Urinalysis is an important tool that your veterinarian uses to detect and manage many serious diseases and potentially hidden health problems in your pet.
A urinalysis may also be recommended when results of an xray, blood test or physical exam indicate a potential problem or abnormality with your pet’s urinary system. This test can also help detect or rule out other diseases such as diabetes and other endocrine disorders, liver disease etc.
It is best to allow your veterinarian to collect a clean urine sample while your pet is in the hospital. This will allow collection of a sterile sample. If your pet arrives at the hospital with an empty bladder, it may be necessary to keep him or her for up to 24 hours or longer to allow the bladder to fill enough to ensure adequate urine collection.
There are many ways your veterinarian can obtain useful information about your pet’s health through urinalysis
• Looking at the sample – colour irregularities or cloudiness in the urine can indicate the presence of blood or other abnormalities
• A specific gravity test – helps determine how well your pet’s kidneys are functioning and whether your pet is dehydrated
• Chemical test strips – indicate the presence of blood, protein, glucose or other substances
• A microscopic examination – to look for blood cells, bacteria and crystals. Crystal formation can be associated with urinary tract inflammation and infection that can lead to blockages, especially in male cats. Urinalysis helps determine which type of crystals are present in order to develop the most effective treatment plan for your pet.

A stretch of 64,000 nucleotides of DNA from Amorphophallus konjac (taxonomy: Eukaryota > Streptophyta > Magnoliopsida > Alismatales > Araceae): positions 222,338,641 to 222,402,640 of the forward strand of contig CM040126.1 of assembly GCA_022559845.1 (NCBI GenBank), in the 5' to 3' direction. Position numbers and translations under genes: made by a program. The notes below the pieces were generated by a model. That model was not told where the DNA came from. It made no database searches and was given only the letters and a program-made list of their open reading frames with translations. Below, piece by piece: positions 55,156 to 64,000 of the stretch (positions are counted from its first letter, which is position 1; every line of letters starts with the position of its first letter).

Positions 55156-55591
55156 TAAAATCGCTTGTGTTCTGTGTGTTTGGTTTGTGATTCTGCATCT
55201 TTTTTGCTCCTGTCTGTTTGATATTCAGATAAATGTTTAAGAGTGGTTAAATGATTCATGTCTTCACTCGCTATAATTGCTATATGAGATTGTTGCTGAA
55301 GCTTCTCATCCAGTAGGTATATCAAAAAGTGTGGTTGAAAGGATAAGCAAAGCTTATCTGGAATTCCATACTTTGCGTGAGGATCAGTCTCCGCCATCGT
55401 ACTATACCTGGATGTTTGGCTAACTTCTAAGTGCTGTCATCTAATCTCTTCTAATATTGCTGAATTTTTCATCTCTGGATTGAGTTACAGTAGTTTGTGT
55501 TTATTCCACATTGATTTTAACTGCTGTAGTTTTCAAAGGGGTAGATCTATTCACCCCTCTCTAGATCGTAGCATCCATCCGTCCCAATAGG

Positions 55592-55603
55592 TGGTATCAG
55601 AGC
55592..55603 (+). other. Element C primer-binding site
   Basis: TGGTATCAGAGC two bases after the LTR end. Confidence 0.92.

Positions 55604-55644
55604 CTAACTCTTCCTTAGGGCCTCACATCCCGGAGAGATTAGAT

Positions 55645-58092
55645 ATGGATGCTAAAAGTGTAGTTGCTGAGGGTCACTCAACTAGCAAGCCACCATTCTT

Signs to look for:
• Is your pet straining – it could be a urinary infection or a blocked bladder. This must be attended to urgently as this can be a serious and potentially life-threatening medical emergency, especially in cats
• Blood in your pet’s urine is also cause for concern. You may find your pet squatting to urinate and only passing small amounts. Blood can be a sign of infection, inflammation, or bladder stones.
Any time your pet seems to be having difficulty urinating, he or she should be seen by a veterinarian as soon as possible.
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